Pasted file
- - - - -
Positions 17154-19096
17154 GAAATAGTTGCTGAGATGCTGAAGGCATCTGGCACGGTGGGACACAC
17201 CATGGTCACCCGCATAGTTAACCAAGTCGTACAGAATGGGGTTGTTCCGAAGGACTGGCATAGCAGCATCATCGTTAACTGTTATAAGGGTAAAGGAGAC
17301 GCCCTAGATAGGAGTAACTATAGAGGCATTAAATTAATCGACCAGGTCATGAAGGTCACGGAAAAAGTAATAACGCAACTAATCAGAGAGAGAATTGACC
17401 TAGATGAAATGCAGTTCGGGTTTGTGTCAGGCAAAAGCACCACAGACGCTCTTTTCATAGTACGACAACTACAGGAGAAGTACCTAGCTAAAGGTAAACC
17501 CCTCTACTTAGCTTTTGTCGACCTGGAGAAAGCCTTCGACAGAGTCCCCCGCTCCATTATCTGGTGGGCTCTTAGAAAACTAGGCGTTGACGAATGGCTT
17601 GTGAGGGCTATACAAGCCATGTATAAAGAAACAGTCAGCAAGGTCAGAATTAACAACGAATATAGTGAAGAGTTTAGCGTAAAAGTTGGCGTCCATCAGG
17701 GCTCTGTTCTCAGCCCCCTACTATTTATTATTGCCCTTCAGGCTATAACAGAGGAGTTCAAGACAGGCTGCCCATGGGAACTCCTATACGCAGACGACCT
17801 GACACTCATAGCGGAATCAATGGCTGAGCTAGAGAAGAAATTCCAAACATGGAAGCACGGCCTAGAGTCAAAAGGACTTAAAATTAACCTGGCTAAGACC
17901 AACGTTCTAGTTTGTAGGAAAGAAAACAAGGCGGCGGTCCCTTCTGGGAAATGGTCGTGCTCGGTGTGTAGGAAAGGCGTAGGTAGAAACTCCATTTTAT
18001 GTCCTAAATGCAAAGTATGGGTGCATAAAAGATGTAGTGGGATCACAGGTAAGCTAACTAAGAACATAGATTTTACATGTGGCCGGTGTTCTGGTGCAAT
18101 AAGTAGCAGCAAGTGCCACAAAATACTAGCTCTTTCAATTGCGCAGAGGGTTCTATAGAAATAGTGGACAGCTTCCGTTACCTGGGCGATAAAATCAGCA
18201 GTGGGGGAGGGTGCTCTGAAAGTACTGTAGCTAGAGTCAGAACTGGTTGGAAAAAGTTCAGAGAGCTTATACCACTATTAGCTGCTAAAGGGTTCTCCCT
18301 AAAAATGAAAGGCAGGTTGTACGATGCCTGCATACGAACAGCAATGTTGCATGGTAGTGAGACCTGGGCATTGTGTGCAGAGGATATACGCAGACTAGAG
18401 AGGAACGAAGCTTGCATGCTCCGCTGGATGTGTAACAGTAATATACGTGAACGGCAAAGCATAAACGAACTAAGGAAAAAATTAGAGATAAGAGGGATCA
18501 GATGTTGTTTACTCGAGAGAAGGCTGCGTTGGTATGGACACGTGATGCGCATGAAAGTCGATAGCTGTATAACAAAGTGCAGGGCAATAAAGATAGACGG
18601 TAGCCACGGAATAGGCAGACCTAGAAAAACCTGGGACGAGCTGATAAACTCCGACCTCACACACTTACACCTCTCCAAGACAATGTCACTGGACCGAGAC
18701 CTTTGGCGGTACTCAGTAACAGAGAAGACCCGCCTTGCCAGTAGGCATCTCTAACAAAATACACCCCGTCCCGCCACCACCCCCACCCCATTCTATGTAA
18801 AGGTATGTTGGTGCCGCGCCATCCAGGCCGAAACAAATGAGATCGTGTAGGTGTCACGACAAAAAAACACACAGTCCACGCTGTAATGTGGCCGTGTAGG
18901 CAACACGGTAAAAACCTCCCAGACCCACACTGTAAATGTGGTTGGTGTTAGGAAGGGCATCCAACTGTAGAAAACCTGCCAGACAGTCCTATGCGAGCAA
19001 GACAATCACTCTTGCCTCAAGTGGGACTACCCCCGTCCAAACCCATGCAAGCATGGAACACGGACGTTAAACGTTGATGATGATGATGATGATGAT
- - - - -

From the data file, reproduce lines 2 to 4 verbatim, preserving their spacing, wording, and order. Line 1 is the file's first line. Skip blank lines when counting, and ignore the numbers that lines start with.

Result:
17154 GAAATAGTTGCTGAGATGCTGAAGGCATCTGGCACGGTGGGACACAC
17201 CATGGTCACCCGCATAGTTAACCAAGTCGTACAGAATGGGGTTGTTCCGAAGGACTGGCATAGCAGCATCATCGTTAACTGTTATAAGGGTAAAGGAGAC
17301 GCCCTAGATAGGAGTAACTATAGAGGCATTAAATTAATCGACCAGGTCATGAAGGTCACGGAAAAAGTAATAACGCAACTAATCAGAGAGAGAATTGACC